So, we are pre-judging everyone and everything all the time. Even when we like someone or respect them, it’s still based on a ‘mistake’ we call reality. We live as if that ‘mistake’ is the way things are. Our name for people and experiences allows us to relate to them but they also distort and mislead us as to what is really there.
From Belief to Action
The following model shows how we create the belief world in which we live. It also shows those ‘pressure points’ which occur in the process of moving from experience to action, where fundamental change, e.g. reversal of prejudice, can be created.
|PERCEPTUAL MAP |
What we believe about ourselves and the world. Usually invisible to us. (This represents the mental ‘pantry’ in which all our labels are held, waiting to be used.)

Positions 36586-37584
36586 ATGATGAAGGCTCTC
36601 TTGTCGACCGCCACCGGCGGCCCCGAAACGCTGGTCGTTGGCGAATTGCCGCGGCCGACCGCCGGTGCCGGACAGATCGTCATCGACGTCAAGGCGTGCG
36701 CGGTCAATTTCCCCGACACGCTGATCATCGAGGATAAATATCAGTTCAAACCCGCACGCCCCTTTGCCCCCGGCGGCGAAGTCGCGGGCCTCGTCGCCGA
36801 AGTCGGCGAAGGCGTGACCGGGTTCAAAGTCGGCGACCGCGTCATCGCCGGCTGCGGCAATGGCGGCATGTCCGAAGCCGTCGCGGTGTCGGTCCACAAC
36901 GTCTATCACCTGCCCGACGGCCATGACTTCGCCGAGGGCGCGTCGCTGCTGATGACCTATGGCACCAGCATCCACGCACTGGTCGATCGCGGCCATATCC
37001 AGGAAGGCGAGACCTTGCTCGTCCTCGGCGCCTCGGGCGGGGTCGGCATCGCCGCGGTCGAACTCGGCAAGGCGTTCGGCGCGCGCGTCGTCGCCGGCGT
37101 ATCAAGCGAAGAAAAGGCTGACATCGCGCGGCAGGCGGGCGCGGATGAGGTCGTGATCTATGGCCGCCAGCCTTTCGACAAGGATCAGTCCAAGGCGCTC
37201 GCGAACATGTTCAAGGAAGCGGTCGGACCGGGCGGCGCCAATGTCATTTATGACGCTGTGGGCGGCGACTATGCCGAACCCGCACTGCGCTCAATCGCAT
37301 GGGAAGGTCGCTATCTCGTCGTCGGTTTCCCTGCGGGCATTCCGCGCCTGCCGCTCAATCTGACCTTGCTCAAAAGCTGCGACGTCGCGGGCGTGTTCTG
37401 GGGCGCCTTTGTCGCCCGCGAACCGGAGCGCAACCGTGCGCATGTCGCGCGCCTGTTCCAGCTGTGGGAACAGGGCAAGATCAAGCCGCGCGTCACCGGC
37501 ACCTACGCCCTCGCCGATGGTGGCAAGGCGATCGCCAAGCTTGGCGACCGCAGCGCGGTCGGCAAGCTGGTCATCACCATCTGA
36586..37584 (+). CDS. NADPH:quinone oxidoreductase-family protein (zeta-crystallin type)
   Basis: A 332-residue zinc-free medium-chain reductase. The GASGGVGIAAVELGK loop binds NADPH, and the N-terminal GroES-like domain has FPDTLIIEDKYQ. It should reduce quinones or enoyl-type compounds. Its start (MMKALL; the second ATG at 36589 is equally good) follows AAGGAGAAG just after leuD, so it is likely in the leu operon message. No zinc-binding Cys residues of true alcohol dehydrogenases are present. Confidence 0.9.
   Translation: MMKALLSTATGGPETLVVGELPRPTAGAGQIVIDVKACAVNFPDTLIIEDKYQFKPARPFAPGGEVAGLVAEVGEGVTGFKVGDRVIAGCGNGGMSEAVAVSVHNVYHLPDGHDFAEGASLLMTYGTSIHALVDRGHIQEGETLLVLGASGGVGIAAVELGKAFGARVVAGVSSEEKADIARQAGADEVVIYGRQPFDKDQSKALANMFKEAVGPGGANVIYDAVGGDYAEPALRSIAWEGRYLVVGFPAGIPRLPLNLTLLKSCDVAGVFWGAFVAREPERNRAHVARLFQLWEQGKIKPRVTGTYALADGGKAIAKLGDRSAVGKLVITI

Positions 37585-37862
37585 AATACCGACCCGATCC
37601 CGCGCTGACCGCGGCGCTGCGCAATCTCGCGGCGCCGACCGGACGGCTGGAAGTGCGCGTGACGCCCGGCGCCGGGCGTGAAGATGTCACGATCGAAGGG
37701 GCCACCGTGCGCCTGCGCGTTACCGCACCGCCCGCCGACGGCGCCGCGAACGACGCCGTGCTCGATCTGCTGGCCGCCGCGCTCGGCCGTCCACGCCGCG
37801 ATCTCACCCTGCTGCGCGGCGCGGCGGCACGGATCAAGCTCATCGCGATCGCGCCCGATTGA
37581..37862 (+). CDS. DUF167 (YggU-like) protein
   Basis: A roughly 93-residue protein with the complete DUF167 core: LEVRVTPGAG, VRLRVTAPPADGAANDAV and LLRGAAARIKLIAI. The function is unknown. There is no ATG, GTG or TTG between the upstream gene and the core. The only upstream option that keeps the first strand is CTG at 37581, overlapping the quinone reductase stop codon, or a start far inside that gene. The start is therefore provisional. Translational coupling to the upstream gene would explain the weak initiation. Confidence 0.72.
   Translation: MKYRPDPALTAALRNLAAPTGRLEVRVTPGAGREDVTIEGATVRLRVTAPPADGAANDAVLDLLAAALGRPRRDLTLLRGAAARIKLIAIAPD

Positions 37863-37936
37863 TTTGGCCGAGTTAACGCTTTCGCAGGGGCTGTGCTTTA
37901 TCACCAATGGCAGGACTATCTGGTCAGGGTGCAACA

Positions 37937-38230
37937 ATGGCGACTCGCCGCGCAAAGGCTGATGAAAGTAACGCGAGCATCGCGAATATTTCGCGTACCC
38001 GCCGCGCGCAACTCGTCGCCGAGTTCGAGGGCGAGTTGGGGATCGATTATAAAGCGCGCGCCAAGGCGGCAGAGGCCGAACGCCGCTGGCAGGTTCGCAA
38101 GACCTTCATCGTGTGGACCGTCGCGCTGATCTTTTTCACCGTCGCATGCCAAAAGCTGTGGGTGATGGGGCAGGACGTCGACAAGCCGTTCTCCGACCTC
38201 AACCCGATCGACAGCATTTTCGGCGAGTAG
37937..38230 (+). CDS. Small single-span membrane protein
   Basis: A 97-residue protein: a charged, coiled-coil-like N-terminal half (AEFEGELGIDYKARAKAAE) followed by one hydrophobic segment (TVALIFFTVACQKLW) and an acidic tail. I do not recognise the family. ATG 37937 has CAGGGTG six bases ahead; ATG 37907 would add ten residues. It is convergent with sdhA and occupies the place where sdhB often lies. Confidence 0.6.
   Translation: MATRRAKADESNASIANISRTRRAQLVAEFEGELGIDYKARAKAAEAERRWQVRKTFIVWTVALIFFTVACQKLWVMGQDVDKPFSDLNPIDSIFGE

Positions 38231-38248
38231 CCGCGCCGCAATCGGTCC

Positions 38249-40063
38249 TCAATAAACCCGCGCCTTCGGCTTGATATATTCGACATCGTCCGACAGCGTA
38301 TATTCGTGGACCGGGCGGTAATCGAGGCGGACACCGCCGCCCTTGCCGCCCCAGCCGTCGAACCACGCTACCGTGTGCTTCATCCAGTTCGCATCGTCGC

FIELD OF FOCUS
Our map determines what we notice. Now we use a label from the pantry. (This explains why we might see ‘leadership’ behavior in someone while a colleague notices mostly ‘aggressive’ behavior in the same person.)
Here’s where the mind assesses, makes conscious judgments, determines rightness and wrongness, and answers the question, ‘What’s wrong with this picture?’
Now, based on that Diagnosis, we form an intention, whether by an elaborate intellectual process, by habit or by hunch. It leads us to consider certain actions designed to make our intention happen.
With intention in place, we select from a field of possibilities (artificially) funneled down through the above thought process (even though it is mostly unconscious. . .)
We do what we do.
This model offers an interesting viewpoint into human history by showing just how reflexive most of our actions are, based on a world that exists only in our heads. So long as we navigate by the archetypal autopilot of our perceptual map, getting ‘outside the box’—expanding our boundary of the possible, like seeing someone in a new way—is essentially impossible.
The Way Out of the Prejudice Box